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G.I. Joe: The Rise of Cobra (2009)

August 9, 2009



written by: Stuart Beattie

produced by: Lorenzo di Bonaventura, Bob Ducsay and Brian Goldner

directed by: Stephen Sommers

rating: PG-13 (for strong sequences of action violence and mayhem throughout)

runtime: 118 min.

U.S. release date: August 7, 2009

DVD/Blu-ray release date: November 3, 2009


I had a lot more fun watching this summer action flick than I thought I would! The trailers didn’t give me much hope with those turbo suits. Still, I wanted to see if they could get something right in this film adaptation of the toy line, classic cartoon and comic book. A day later I cannot stop thinking of the adrenalized action scenes, the hi-tech weapons & vehicles, and the over-the-top plot that harkened back to so many of the outrageous storylines Joe fans know so well.

The film starts by giving a brief history of the Scottish McCullen clan who had an insatiable desire to control as much weaponry as possible. This appetite carries on into the not-too-distant-future, where we see a McCullen descendant (Christopher Eccleston) speaking to NATO as an arms dealer about a new metal-eating nanomite weapon. In attendance is a Gen. Hawk (Dennis Quaid) who looks on with curious trepidation. It’s obvious he knows what could happen if a weapon like this could do if it got in the wrong hands. Just as obvious, is the plot which is to be expected in a story that blasts its way from one attack to the next.




Hawk and his G.I. Joe’s assist elite soldiers Duke (Channing Tatum) and Ripcord (Marlon Wayans) in safeguarding this nanotech weapon from the hands of a certain slithering terrorist organization. Soon were introduced to thinly characterized Joes such as Scarlet (Rachel Nichols), Heavy Duty (Adewale Akinnuoye-Agbaje), Breaker (Said Taghmaoui) and Snake Eyes (a role Ray Park was born to play) who pursue the likes of Baroness (played with sultry sass by Sienna Miller) and Storm Shadow (Lee Byun-hun). The cross-continental cat-and-mouse chase becomes one exciting F/X display after another. Ordinarily such shenanigans would be jarring, but this is G.I. Joe!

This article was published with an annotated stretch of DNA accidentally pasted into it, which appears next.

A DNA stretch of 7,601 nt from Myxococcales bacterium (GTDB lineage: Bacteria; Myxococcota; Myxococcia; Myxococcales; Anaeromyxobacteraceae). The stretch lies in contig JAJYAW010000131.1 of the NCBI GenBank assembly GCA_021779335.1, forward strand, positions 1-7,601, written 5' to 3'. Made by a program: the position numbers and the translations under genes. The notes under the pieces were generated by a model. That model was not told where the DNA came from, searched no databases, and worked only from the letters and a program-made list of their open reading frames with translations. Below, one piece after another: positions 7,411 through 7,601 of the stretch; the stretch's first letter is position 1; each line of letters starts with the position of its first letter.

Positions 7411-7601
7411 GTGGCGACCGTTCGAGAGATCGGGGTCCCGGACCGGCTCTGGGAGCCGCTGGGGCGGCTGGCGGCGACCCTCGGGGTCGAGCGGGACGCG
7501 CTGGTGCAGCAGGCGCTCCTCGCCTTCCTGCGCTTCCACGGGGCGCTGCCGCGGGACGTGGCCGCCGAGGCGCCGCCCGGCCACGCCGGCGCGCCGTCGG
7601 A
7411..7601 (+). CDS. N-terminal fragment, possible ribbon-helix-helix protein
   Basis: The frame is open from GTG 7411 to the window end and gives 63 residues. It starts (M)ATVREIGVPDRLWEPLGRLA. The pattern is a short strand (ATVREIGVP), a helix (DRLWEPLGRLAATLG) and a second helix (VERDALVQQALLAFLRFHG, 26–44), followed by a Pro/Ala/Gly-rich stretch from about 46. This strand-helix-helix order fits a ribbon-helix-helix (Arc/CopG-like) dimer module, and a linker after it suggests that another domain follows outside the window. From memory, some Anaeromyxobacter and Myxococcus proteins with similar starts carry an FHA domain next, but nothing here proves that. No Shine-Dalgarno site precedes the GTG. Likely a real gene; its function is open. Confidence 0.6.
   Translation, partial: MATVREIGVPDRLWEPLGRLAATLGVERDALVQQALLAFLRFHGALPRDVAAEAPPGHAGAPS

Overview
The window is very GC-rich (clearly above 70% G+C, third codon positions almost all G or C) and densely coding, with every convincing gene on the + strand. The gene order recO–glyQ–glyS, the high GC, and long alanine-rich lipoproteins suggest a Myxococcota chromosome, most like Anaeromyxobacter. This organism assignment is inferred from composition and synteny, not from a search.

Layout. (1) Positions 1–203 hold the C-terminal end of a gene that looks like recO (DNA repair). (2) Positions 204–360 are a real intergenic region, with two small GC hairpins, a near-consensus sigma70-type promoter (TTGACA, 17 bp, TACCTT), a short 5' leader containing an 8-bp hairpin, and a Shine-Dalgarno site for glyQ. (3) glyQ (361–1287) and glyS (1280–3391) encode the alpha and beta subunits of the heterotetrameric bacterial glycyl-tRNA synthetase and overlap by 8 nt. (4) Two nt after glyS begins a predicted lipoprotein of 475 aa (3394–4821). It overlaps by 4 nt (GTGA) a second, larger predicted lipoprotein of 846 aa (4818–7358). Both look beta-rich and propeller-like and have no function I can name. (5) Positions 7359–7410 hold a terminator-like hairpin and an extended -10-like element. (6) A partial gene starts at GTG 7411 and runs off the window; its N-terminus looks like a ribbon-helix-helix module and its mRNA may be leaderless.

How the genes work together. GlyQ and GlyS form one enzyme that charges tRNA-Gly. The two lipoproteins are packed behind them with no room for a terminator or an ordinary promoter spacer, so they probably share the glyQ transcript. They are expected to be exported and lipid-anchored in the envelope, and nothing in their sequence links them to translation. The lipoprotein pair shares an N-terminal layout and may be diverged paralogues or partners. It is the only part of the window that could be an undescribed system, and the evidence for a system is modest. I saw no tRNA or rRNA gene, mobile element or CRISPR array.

Anyone who recalls the cartoon, should remember how nonsensical the action was, how cornball the humor was and how, at best, the stories were always soap operatic. Director Stephen Sommers and screenwriter Stuart Beattie know the source material and deliver a fully-realized adaptation that maintains nostalgia while adding the inevitable updates. If hard-core Joe fans pick this movie apart than they really haven’t realized just what tone the cartoon or comic had.




The action sequences are hyperactive and furiously paced, which keeps us from any down time where the screenwriters bore us with machismo camaraderie as well as trying to inject some touching character-building moments. Do us a favor – just don’t. Not in this kind of movie. The best acting we’ll get out of this movie is provided by Miller and Quaid, who take their roles seriously, something this kind of movie needs. If the material is taken with less tongue-in-cheek with a deeply invested cast, then the audience is left to find the funny. Instead of the screenwriters hitting us over the head with it.  The rest of the cast is rounded out with such actors as Joseph Gordon-Levitt, Jonathan Pryce, Arnold Vosloo and Brendan Fraser (in a hilarious cameo).

Unlike another 80’s toyline summer film, here is a movie that parents can take their kids to. It’s got just about the same amount of violence as the first two “Mummy” movies. If you are well-versed in Joe nostalgia then you’ll certainly experience some moments that will make you smile, knowing what they were going for. Sure I was hoping for a more “24” type feel when I heard they were making a G.I. Joe film but this fits perfectly with what we know and after all, we know what knowing is.








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